The secret of Buchanan as man and as poet was his love of the weak, the down-trodden, the depressed. For him the key to all human duty lay in the capacity to see and to answer the claims of weakness. His own poetry is one long passionate appeal on behalf of all weak and forgotten things, a passionate protest against the self-contained unthinking march of mere strength. He arraigned the unconscious movements of nature, its careless, heartless masteries, before the tribunal of man’s heart. He elicited the deep inner pity that lurks in every heart that is beginning to be human, and set it with assurance on the throne of universal judgment. He was so sure that all who had chosen to suffer for others, all who had merged their life in a close identity with the pain and defeat of others, were the true exponents of the world’s justice. For if that were not so, then indeed was there no justice. But his surest and most abiding faith was that just this identification of strength with weakness, this sacrifice of strength for the sake of weakness, was the only solution of life’s mystery. That solution indeed was not able to justify itself to the intellect. It could not command, or even very boldly appeal to the beliefs of men. But at least it was the matter of their unconquerable hope. Only through it could the huge evil of life be faced, and that evil become the stuff of an ultimate good.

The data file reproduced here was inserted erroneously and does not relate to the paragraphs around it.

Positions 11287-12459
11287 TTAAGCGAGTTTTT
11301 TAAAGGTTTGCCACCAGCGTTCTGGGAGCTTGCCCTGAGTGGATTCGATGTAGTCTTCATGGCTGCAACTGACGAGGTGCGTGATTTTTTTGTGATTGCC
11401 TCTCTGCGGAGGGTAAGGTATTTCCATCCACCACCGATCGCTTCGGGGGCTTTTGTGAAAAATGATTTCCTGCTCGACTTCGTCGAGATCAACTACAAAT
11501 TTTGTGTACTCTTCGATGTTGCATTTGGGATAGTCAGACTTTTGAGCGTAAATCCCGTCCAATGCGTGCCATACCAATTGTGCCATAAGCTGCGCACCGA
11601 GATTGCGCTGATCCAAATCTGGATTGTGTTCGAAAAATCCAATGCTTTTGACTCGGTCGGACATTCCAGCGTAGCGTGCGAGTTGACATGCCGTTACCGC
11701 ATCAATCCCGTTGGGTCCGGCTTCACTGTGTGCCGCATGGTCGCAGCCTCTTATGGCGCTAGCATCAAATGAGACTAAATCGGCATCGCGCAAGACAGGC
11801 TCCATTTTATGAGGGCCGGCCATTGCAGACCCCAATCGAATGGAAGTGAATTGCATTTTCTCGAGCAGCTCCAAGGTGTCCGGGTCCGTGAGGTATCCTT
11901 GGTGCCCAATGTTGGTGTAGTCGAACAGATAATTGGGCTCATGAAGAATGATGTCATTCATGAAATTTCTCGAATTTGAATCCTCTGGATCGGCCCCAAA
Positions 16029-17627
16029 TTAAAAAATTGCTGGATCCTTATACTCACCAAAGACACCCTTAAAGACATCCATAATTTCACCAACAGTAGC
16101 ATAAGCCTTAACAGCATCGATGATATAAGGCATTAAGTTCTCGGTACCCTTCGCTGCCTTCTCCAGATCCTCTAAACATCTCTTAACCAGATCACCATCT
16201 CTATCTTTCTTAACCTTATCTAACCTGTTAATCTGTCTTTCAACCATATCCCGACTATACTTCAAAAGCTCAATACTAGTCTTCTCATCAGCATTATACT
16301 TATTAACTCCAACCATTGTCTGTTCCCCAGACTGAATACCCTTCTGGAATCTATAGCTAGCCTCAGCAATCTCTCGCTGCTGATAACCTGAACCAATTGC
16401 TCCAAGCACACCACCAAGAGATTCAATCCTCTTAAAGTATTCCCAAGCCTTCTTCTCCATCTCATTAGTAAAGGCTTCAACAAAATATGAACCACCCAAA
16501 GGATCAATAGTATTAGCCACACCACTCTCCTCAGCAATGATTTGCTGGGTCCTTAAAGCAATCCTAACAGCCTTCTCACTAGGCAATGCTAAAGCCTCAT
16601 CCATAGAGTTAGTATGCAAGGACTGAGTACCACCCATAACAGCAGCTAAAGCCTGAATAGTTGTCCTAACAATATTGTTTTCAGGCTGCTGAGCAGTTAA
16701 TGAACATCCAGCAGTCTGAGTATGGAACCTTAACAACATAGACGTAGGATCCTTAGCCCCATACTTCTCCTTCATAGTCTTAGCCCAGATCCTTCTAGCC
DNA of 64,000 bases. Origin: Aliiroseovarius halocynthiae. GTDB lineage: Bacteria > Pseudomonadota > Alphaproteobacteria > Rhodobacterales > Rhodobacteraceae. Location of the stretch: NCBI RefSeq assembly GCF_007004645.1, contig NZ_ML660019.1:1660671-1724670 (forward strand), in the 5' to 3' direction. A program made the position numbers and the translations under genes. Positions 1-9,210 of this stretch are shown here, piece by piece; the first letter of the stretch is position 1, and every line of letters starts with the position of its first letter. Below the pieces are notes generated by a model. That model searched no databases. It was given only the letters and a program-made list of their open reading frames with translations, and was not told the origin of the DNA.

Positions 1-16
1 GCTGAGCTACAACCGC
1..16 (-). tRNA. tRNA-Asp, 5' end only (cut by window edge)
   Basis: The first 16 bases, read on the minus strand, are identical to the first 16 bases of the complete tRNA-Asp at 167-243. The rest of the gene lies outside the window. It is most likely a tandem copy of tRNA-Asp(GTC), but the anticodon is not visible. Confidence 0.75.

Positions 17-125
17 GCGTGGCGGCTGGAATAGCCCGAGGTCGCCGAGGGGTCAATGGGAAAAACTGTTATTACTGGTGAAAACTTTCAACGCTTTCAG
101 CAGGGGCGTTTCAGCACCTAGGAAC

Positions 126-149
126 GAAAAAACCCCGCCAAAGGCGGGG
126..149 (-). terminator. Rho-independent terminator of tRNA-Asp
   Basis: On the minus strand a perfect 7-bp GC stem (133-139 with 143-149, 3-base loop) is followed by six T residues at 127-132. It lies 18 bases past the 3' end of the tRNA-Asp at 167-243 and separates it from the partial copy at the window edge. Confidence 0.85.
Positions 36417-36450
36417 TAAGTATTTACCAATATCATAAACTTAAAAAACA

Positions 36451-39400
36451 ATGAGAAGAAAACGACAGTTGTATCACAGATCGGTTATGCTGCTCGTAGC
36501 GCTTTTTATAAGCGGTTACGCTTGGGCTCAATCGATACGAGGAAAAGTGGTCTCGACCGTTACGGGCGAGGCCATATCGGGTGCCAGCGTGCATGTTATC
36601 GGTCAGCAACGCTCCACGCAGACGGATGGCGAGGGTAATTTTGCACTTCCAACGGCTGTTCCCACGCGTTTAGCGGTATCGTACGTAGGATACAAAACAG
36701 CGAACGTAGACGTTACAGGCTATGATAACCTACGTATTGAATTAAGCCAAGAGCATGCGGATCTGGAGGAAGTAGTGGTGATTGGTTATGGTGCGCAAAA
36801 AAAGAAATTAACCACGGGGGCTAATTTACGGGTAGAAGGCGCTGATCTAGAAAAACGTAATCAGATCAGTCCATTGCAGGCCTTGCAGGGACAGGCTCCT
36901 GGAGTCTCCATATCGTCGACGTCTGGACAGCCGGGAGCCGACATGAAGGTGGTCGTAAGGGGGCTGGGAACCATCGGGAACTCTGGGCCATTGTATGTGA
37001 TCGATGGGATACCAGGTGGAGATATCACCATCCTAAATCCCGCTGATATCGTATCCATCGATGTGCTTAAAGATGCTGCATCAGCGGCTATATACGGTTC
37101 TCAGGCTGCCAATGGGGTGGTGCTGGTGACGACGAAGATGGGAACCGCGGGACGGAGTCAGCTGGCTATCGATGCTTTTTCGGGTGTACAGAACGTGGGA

Buchanan had taught in song for twenty years before Huxley stated it in prose the great doctrine that human ethics is the reversal of the evolutionary method. That indeed was the starting-point of the poet’s faith, and on that he always laid the greatest stress. Like the Gnostics of the first Christian centuries he rejects the God of Creation as the object of human love or reverence. The God to whom his heart turns, to whom he would turn the hearts of his brothers, is the God of Redemption. And this God he finds to be working out His purposes, to be unfolding as it were His essential being, in the movement of the life of humanity. All the great myths of love and sacrifice, like the story of Balder, are the witnesses of that life which is growing within life. The lives which have most suffered defeat for the sake of men, for the sake of pity and love and helpfulness, are the martyred ministers of its growth. The process of redemption, of the eliciting of that which is enduring in life, is just the reversal of the process of natural evolution. That is the constant starting-point of all the poet’s feeling. Yet he did not by any means allow himself to harden this feeling into a rigorous logical formula. On the contrary, he revolted against every attempt which had been made in the history of human thought to lay the yoke of such a formula upon man’s mind and will. The logical outcome, in belief, of such a feeling is asceticism, and against asceticism in all its forms Buchanan protested as vehemently as he had protested against submission to the heartless evolutionary process. He felt that there was some reconciliation of hedonism and asceticism—of Paganism and Buddhism, let us say. He felt that asceticism in its extreme forms was practically a denial of life, and that the redemption in which it hoped was really a break which no consciousness could survive. With what healthy scorn Buchanan rejected this travesty of redemption, this attempt to discover or to gain a worthy life through despair of and contempt for the daily life men know, all can learn who will take the trouble to read his poem on Schopenhauer, which he calls “The New Buddha.” Buchanan looked to find the redemptive process somehow accomplished within the circle of that same evolutionary movement which in its naked pitilessness he had banned. Already he finds the life within the life committed to man. That is just the human secret. In man there is already by a more intimate guerdon of Nature the power of love, of sympathy, of helpfulness, which redeems the coarser methods of her first attempts at handing on the gift of life. It is to man that the enduring sense of Nature’s joy and beauty is entrusted, just as to him only is also given the full sense of Nature’s cruelty and ravin and ugliness. Life begins to redeem itself as soon as it is able to feel the need of redemption. And out of the strength with which it slew and wasted and lusted, it creates the force whose delight is to save and to love and make alive.